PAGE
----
I have blogged before about my hatred for Creeping Charlie. This weed is an invasive green mist gobbling up lawn and destroying all living things in its path. That's why I was a bit perturbed when God instructed me to grow this dreaded parasite in our beautiful and delicate flower garden. This instruction from on high came in response to a time of prayer and reflection in June focused upon my panic attacks. Nobody likes to be startled, but I have noticed that I too easily slip into panic mode when surprised by a shout or when awakened by something in the middle of the night. It is as if, lurking below the surface, is an expectation of impending doom. Though I am a hopeless optimist (I guess that's an oxymoron), there appears to be some kind of hair trigger where I assume terrible tragedy is just around the corner.
So I carefully dug up a small batch of the most vibrant Creeping Charlie I could find, and transplanted it carefully with some topsoil and fertilizer in an empty spot in the garden. I watered it and then came back after a day or so only to find it dead. So I tried it again, this time attempting to care for it a little better. Within days it had shriveled up and died. On the third attempt I decided that the wretched little plant needed a path of bare ground to creep into like a snake, so I carefully cleared away the the mulch so that it could creep its way along in our beautiful flower bed. Nonetheless the very thing I can't seem to get rid of in our yard would just not grow in our garden. The sight was so funny I took a picture (above). You see a wave of Creeping Charlie advancing along the border outside of the flower bed, but just inside the bed is the open area where I could not get the cancerous thing to grow.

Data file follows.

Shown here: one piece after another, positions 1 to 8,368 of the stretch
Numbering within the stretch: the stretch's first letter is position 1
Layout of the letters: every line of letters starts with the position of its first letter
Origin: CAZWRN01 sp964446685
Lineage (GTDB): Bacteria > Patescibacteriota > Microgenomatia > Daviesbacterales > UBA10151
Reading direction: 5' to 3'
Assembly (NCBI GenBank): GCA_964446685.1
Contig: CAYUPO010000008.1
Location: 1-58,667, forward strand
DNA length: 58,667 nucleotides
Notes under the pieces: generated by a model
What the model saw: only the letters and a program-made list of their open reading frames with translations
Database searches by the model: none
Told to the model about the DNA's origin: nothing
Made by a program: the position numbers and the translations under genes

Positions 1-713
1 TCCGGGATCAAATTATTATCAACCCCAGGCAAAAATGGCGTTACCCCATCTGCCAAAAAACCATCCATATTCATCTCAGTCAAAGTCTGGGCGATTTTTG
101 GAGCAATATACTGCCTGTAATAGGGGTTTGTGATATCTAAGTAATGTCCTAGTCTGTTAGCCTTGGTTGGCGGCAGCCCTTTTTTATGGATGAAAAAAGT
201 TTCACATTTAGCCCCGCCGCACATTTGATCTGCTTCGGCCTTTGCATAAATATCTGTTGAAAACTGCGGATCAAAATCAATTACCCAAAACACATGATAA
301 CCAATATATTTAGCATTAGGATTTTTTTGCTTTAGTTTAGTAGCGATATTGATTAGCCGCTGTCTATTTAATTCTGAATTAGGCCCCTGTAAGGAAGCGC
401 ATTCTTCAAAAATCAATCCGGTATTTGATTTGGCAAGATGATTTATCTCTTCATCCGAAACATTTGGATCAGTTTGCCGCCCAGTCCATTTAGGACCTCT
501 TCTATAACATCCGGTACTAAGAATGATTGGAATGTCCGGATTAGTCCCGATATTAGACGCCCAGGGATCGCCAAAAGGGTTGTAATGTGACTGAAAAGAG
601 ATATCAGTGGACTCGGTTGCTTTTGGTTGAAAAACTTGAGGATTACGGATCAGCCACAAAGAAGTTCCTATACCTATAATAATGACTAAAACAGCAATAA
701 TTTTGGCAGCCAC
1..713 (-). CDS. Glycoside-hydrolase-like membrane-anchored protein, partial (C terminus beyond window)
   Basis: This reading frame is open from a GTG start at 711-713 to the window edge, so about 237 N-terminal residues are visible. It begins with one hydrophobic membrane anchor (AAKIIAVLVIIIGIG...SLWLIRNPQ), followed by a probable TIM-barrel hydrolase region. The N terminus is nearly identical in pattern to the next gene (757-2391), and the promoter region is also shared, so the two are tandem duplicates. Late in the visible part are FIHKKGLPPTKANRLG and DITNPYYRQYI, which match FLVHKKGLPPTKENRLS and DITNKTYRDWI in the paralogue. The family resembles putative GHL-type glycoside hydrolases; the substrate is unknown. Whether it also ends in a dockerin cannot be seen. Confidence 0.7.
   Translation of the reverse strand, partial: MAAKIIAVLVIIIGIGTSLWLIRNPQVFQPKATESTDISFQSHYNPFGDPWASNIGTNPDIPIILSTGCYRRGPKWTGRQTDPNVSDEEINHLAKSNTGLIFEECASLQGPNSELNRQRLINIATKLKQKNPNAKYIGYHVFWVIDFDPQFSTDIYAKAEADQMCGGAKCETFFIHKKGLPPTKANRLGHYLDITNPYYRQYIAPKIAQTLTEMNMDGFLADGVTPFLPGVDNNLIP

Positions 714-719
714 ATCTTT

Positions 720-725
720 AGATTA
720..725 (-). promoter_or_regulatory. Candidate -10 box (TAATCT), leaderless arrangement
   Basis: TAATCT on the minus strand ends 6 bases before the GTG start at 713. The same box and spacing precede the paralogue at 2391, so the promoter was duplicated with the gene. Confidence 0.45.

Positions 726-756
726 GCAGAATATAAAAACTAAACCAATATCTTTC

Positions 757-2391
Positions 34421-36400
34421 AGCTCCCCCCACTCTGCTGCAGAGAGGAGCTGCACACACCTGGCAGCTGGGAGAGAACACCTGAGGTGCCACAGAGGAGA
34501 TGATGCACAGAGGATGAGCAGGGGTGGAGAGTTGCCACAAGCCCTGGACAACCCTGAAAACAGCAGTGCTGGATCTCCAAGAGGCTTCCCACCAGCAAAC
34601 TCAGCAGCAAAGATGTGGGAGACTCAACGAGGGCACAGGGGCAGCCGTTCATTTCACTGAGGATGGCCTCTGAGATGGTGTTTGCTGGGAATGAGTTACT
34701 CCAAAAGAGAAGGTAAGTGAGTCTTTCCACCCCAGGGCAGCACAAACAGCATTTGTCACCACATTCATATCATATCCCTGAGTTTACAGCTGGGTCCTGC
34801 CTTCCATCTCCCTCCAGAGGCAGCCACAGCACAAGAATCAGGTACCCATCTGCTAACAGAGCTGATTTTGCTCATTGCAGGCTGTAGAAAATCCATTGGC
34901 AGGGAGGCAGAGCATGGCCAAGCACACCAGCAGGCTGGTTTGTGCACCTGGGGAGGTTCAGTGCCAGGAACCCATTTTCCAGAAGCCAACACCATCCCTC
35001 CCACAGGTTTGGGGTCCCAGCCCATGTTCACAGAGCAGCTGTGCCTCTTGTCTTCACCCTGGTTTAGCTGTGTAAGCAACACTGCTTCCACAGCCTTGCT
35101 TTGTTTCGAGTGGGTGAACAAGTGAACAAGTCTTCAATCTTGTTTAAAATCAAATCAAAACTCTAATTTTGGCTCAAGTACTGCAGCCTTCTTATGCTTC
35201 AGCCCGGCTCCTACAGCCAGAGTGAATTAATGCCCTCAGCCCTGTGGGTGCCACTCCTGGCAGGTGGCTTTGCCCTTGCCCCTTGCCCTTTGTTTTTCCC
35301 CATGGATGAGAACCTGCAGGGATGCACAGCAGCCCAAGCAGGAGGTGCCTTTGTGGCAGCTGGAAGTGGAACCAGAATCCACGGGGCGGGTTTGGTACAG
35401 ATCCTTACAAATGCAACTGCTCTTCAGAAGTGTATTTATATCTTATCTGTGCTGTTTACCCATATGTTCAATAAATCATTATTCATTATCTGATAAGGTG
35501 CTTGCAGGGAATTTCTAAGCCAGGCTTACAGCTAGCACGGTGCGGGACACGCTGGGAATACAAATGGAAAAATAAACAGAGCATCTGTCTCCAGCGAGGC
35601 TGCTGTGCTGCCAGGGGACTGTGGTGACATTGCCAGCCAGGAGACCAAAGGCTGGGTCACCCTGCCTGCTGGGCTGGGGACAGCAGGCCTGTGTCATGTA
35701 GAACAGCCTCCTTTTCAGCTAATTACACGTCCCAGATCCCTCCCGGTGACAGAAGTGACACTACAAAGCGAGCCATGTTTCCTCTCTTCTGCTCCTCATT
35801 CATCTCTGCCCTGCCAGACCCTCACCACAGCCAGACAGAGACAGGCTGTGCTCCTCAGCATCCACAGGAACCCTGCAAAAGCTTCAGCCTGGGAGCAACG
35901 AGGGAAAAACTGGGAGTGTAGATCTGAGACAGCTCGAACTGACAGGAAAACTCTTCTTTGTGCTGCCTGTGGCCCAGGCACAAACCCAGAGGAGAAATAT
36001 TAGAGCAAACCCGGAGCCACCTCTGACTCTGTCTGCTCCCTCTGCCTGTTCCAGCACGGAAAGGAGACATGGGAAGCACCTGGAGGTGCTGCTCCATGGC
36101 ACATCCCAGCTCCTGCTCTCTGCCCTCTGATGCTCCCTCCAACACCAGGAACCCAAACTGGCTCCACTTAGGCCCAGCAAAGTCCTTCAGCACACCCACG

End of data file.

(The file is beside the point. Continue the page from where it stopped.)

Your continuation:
This past weekend I was reflecting on this experiment and I heard the Lord speak once again. "This weed won't grow in a healthy garden."
My approach to deal with the weed of panic in my life was to find the root and dig it up or to douse it with some kind of spiritual weed-killer ... some sort of prayer ministry or something that addressed the source of my fear. God was telling me to expend my energies on developing a healthy, fruitful garden. The best weed killer is a healthy garden. Tomorrow I will have my monthly retreat at St. Benedict's. My focus will be on imagining what cultivating a healthy spiritual garden might look like at this stage of life, rather than on rooting out and destroying the vestiges of fear, panic and worry.
It's so much more freeing to think about how to energize and support the healthy stuff in my life than to meditate on what I must do to attack the weeds.